Knock ‘Global’ off to owning franchises, Cricket South Africa fret over T20 league
After South Africa’s ambitious Global T20 League collapsed last year after no broadcaster came on board, cricket officials are desperate to resurrect itcricket Updated: Feb 21, 2018 21:52 IST
While South Africa continue to hit one low after another in limited-overs cricket, its much talked-about Global T20 League is likely to see a meltdown even if it does take off this year. (India vs South Africa, 2nd T20 - Highlights)
The ambitious project was planned to rival the Indian Premier League with franchise owners coming from India, Pakistan and the UAE. However, it hit a roadblock late last year with no broadcaster willing to come on board, leading to the departure of Haroon Lorgat, architect of the league, as CEO.
As a result, the league has being whittled down. For starters, the Global tag may be removed as the new dispensation wants it to be a mainly South African league. The CSA may also not involve private owners and own franchises like Cricket Australia does in Big Bash League.
Acting CEO, Thabang Moroe, said: “One of the questions we have asked the members is whether they want to keep the name Global. And if we really want to keep it, then what does ‘Global League’ means. How would they envisage us on delivering the Global League. There is a feeling this should be a South African league.”
There is a feeling the league was too ambitious to begin with, especially by involving foreign owners.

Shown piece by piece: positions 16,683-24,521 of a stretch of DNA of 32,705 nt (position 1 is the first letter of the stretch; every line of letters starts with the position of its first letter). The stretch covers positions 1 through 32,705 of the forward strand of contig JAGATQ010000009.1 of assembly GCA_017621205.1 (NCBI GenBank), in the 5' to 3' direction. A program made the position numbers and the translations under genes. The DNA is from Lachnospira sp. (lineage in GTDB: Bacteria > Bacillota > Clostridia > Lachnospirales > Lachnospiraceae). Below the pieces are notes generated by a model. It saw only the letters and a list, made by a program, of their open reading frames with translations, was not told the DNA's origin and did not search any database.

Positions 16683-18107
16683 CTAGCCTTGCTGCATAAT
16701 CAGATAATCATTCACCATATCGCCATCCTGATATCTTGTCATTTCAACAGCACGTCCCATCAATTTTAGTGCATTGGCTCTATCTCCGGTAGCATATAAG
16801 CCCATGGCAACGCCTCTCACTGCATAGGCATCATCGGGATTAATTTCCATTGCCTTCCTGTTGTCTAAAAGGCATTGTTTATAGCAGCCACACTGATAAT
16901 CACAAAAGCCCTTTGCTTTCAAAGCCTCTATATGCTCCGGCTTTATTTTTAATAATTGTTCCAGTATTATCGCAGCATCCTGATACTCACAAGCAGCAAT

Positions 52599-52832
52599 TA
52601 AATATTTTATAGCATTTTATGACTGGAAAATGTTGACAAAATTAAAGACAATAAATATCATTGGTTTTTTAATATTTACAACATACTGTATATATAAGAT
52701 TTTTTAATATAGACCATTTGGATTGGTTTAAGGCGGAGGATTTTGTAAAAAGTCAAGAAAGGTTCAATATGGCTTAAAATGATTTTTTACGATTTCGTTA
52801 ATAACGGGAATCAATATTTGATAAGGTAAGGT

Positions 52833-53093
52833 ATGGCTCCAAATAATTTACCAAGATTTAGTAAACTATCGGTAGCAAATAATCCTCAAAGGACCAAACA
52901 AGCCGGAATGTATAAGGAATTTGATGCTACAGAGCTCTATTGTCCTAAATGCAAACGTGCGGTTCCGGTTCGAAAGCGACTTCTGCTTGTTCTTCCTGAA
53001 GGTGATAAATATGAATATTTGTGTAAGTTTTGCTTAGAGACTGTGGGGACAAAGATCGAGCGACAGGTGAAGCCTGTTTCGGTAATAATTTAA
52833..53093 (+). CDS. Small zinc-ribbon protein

South African Cricketers’ Association (SACA) chairman, Tony Irish, also executive chairman of world players’ body, FICA, was involved in the negotiations for player remuneration. He said: “The project was too ambitious. The financial model was wrong as the revenues couldn’t match the expenses. There is talk over whether private owners should be done away with. Without private owners, you can manage with a smaller broadcast deal.”
Having private franchises requires a bigger broadcast deal as owners have to be promised revenue share at some point in future since they pay license fees, incur costs on the team.
“The license fees were way too much. You have to ensure private owners break even,” said Irish.
The league’s failed launch cost CSA, which is in good financial health. Irish negotiated with the CSA for the players. All overseas players were given 50% of their contracted amount and local players 60%. The players had to be paid because they had to forego opportunities to play elsewhere, especially in the Bangladesh Premier League, whose dates clashed.
No clear plans
Though doubts have crept in over the league taking off this year as there seems to be no model, Moroe says it is in the works. A task team has been appointed but CSA is still discussing the league’s basic structure. The deadline for the presentation of a new model to the CSA board is March 31.
Moroe said: “There will be a change of strategy – 100%. It is to focus more on fans than on players. Already our focus is on players, we can’t continue doing that. We need fans. What is it that we can give fans, fan-related activities? We need to make it a fan-based league.”
Irish supported removing the ‘Global’ tag, but he feels they are running out of time. “Every major cricketing country has a league. It is important to have a league. But it needs to be planned well.”